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Magnetic lock fixed to the frame and door and connected to the electric system of a commercial building.

How Does a Magnetic Lock Work?

Leave it to science to help increase commercial security. Magnetic locks – also known as electromagnetic locks or mag locks – rely on special technology to secure doors. Here’s how.

Parts of a Magnetic Lock

Traditional locks have a part called a bolt, also known as a latch, to extend into the door frame and lock the door. Magnetic locks don’t have this component. The actual hardware looks much more simple. It is composed of an electromagnet and an armature plate.

An electromagnet is a specially engineered magnet which uses a current of electricity to produce a strong magnetic field. This type of magnet can be controlled by turning on or off the supply of electricity.

Function of a Magnetic Lock

A mag lock is a type of automatic lock which simply takes advantage of this controllable magnetic property. When the electromagnet is energized, the armature plate is attracted to it. The magnetic field is so strong that the force secures door and keeps it from being opened. There is no bolt or other part which physically connects the door and the frame.

The door can be unlocked remotely and allow entry in two main ways: by pushing the buzzer switch which cuts off the power to the magnet, or using an access control system. With a keypad, card reader or biometric scanner, an access control system verifies the identity of each person and unlocks the door for authorized users. Some access control programs also have smartphone apps with remote locking and unlocking capabilities or this type of hardware can be equipped with a sensor for automatic opening as someone approaches the entryway.

Power is required to keep the door locked. This means that electromagnetic locks are fail-safe by default. Fail-safe locks automatically unlock when the power goes out, enabling people to leave the building safely in case of fire or an emergency. For high-security doors, a backup power supply or battery can be used to ensure that the door remains securely locked even during a power outage.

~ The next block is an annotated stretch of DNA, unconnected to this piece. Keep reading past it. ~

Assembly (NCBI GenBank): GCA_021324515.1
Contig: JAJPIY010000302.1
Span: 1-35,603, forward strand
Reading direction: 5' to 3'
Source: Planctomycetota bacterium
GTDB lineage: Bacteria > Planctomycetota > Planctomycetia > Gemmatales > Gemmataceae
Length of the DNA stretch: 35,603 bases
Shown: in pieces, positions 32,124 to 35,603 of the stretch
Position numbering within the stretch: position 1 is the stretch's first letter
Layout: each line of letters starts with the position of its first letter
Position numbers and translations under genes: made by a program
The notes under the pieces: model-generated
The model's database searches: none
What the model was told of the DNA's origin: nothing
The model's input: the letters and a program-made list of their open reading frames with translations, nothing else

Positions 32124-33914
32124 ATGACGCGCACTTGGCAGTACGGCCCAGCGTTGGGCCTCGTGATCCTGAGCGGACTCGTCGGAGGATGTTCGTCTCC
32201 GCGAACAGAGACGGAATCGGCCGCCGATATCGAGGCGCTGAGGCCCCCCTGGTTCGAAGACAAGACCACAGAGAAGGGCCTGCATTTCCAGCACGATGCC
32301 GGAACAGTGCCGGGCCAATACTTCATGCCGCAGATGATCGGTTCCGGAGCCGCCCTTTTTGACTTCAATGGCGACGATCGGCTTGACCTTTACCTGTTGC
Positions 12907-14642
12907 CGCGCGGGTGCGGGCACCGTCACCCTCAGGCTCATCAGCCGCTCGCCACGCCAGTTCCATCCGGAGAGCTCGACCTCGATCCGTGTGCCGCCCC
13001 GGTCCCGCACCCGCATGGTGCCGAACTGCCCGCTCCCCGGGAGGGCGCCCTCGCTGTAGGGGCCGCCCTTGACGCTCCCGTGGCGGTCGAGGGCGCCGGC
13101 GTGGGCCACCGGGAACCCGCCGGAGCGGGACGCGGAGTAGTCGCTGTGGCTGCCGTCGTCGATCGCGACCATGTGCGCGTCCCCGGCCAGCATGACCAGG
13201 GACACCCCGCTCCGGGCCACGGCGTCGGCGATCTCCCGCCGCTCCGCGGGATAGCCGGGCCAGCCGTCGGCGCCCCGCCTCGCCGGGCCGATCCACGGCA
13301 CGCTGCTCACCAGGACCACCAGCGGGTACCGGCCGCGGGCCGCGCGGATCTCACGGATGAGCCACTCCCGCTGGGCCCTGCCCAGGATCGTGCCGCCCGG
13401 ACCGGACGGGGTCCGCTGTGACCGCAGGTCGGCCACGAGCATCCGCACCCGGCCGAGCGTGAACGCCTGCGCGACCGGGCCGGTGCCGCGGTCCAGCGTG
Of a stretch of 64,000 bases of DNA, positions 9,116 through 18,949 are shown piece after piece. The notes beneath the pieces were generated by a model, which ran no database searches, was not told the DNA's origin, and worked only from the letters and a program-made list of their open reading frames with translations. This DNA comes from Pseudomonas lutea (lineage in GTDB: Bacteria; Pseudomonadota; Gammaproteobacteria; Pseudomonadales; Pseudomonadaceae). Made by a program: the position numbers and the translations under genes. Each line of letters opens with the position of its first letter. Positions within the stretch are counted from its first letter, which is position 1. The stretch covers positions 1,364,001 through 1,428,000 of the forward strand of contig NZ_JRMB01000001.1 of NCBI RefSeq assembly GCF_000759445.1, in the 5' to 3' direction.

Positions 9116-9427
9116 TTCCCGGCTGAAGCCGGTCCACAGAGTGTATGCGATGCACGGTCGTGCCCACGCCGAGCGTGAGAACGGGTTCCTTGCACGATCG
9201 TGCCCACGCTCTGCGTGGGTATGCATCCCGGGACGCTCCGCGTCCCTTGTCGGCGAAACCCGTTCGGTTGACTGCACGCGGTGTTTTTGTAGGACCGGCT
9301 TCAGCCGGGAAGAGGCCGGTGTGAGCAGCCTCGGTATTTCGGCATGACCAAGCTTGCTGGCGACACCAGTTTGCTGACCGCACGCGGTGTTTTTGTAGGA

Installation of a Magnetic Lock

Electromagnetic locks are designed to be installed at the top of the door and door frame. This is the best location to wire the magnet to the building’s electrical circuit and ensure that nothing inhibits the door from opening and closing normally when it’s unlocked.

Diagram showing six ways that magnetic locks can be installed on different types of doors: in-swing, out-swing, double swinging, sliding, glass and a gate.
Diagram showing six ways that magnetic locks can be installed on different types of doors: in-swing, out-swing, double swinging, sliding, glass and a gate.


The magnet is installed on the secure side of the door frame and the armature plate is fixed to the secure side of the door. In most situations, the ‘secure side’ of the door is the inside, where the device cannot be tampered with or forced.

Code Requirements for Electromagnetic Locks

If you are concerned about building code regulations related to electromagnetic locks, our friend Lori Greene at Allegion reminds us that electrified hardware may be referred to as “’electromagnetic lock,’ ‘electrically-locked,’ and ‘electrified lock’ may be used, but the important thing to remember is that these code sections apply to electrified locks that are unlocked by a sensor, or by a switch in door-mounted hardware.”